The economic disruption related to the coronavirus continues to impact South Africa’s economy negatively for the first time since 2009.

Last month President Cryril Ramaphosa announced measures aiming to offset the economic costs of the virus. The most significant measures include a temporary employee relief scheme and a new national disaster benefit, whereby the state will tap the reserves of the Unemployment Insurance Fund (UIF) to subsidise wages of workers at firms in virus-related distress.

“We are now embarking on the second phase of our economic response to stabilise the economy, address the extreme decline in supply and demand and protect jobs.

As part of this phase, we are announcing this evening a massive social relief and economic support package of R500 billion, which amounts to around 10% of GDP,” Ramaphosa announced this week.

The Association of Independent Publishers (AIP),  a membership association that represents grassroots community newspapers, has written an open letter to the president office .  In the letter, the association highlights its concern about the print media fraternity being sidelined by MDDA.

Read the letter below:

Open Letter to the office of the Minister in the Presidency, Media Development and Diversity Agency and the Office of the President

It is with deep regret and anguish that the Association of Independent Publishers (AIP) is writing this  letter. As the president has made several announcements regarding economic relief to South Africans during this testing time, it seems that community print media is yet again forgotten.

In all of the relief measures the president has made, independent community media has been sidelined and it is clear that the president does not regard the sector as an important contributor to not only the economy, but the communities it serves.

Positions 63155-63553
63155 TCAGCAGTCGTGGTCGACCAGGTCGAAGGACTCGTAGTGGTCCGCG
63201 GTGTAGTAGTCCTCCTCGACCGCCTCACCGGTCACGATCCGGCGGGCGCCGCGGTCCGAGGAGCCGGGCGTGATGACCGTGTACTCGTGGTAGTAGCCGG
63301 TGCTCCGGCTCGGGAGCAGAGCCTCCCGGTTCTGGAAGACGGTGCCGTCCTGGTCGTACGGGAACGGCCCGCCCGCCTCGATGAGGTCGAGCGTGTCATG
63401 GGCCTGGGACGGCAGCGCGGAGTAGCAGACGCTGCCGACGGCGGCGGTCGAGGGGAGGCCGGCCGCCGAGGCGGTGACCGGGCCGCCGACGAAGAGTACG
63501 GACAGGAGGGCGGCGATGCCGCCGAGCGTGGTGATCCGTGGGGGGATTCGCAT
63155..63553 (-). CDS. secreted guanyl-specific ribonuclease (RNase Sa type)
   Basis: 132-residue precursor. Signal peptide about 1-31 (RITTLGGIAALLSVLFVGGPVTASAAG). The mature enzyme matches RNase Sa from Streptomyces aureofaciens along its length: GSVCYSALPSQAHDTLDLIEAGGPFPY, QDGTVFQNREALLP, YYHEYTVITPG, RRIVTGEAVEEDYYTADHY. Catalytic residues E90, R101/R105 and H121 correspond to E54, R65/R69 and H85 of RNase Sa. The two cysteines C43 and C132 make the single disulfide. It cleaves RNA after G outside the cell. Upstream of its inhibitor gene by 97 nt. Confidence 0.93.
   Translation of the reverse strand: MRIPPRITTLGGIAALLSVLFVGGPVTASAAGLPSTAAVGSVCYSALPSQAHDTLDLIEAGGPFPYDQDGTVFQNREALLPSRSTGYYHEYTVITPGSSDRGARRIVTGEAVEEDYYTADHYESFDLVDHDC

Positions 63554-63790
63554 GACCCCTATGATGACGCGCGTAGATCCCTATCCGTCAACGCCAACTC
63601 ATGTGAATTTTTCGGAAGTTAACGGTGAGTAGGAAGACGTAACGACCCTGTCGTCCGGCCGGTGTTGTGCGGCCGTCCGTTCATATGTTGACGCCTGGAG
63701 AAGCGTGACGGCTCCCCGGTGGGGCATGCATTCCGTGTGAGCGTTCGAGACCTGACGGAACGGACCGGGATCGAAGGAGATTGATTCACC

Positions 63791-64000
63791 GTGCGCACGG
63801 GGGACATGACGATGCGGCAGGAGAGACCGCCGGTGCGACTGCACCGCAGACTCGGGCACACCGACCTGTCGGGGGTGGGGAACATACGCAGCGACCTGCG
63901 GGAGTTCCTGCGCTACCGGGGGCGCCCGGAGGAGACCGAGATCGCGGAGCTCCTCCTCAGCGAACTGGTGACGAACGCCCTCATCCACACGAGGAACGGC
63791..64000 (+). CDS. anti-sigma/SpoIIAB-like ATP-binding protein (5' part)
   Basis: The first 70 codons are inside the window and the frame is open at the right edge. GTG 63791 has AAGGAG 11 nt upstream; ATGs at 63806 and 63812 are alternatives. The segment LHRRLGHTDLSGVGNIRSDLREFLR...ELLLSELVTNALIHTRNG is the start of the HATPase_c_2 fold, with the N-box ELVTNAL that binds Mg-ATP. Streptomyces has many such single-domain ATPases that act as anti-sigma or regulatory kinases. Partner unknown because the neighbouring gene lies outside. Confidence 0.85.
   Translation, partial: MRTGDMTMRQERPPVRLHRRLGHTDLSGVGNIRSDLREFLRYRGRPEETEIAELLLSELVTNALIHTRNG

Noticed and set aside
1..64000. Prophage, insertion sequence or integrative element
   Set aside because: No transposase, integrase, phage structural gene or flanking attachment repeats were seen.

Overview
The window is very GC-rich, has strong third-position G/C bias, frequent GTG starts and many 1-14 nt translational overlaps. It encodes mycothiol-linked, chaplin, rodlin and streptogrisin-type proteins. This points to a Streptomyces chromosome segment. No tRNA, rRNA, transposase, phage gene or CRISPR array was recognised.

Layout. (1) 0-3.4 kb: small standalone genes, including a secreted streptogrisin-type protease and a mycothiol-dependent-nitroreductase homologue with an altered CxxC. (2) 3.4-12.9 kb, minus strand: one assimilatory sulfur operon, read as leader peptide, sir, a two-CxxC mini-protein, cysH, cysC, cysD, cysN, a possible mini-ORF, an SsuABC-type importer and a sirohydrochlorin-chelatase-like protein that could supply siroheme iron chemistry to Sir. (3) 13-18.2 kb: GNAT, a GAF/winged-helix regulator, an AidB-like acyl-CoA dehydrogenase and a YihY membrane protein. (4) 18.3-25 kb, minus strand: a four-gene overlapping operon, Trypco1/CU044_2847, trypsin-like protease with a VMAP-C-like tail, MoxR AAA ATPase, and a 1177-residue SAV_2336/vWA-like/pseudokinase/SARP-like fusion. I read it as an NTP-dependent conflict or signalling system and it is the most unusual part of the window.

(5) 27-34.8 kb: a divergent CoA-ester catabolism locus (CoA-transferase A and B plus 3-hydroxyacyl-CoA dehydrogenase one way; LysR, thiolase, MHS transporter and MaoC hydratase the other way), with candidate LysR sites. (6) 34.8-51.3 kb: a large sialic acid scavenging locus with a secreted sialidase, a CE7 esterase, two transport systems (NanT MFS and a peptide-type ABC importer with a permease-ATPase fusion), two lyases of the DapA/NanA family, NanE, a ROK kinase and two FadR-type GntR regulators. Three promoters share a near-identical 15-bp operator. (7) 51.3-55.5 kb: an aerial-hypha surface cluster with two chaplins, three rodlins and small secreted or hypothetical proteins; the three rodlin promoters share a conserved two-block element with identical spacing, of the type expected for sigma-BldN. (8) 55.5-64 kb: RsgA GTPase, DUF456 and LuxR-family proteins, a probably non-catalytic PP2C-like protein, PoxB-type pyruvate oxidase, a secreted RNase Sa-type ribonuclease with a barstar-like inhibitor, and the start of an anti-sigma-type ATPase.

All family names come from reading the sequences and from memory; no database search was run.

The Media Development and Diversity Agency (MDDA) is yet again playing hide-and-seek at a crucial time. It recently announced an emergency relief fund and gave our members less than three days to apply. The conditions on how the money was to be used were not only unclear but completely absurd.

The emergency fund was a clear indication that the MDDA is out of touch with realities on the ground. We are to this day not clear how many publications received the grant and if there will be any further  relief offered. The MDDA has shown that it does not care about the print sector and is willing to see it die a slow, painful death.

I am sure that as the economy is going through the current challenges, it is well known that

corporations are to cut advertising spend which is a huge income loss for the community print sector.

Something the government, MDDA and the Minister of the President is simply ignoring.

Our print members are still waiting to see a directive that will push government departments to place advertising in community newspapers, which was promised to the sector, more than a decade ago.

The issue of advertising is a sign of lack of political will by those in power to help keep the sector afloat.  We are also very distraught that the money that the Competition Commission set out over a year ago as compensation especially for the community print as a result of the advertising cabal has not in any  way reached community print.
As a solution to our continuing challenges we propose the following:

1. MDDA provides the emergency fund to all AIP member publications.

2. The Presidency must mandate all government departments to spend at least 30% of their  advertising on community media.

3. The money that the Competition Commission fined mainstream media on the advertising  irregularities must be made available to community media especially community print and the AIP, with immediate effect.

4. The AIP as an NPO be allowed in the period of 2020 to issue section 18A certificates to

corporates that will be willing to make the donations to them.

5. The MDDA avails a budget to help NPOs in the media sector with some sort of relief.

6. That all relief measures afforded to SMMEs are extended to the NPOs such as the AIP.

7. The SETAs that are funding the sector on a project basis also work on a relief fund for NGOs that work with them.

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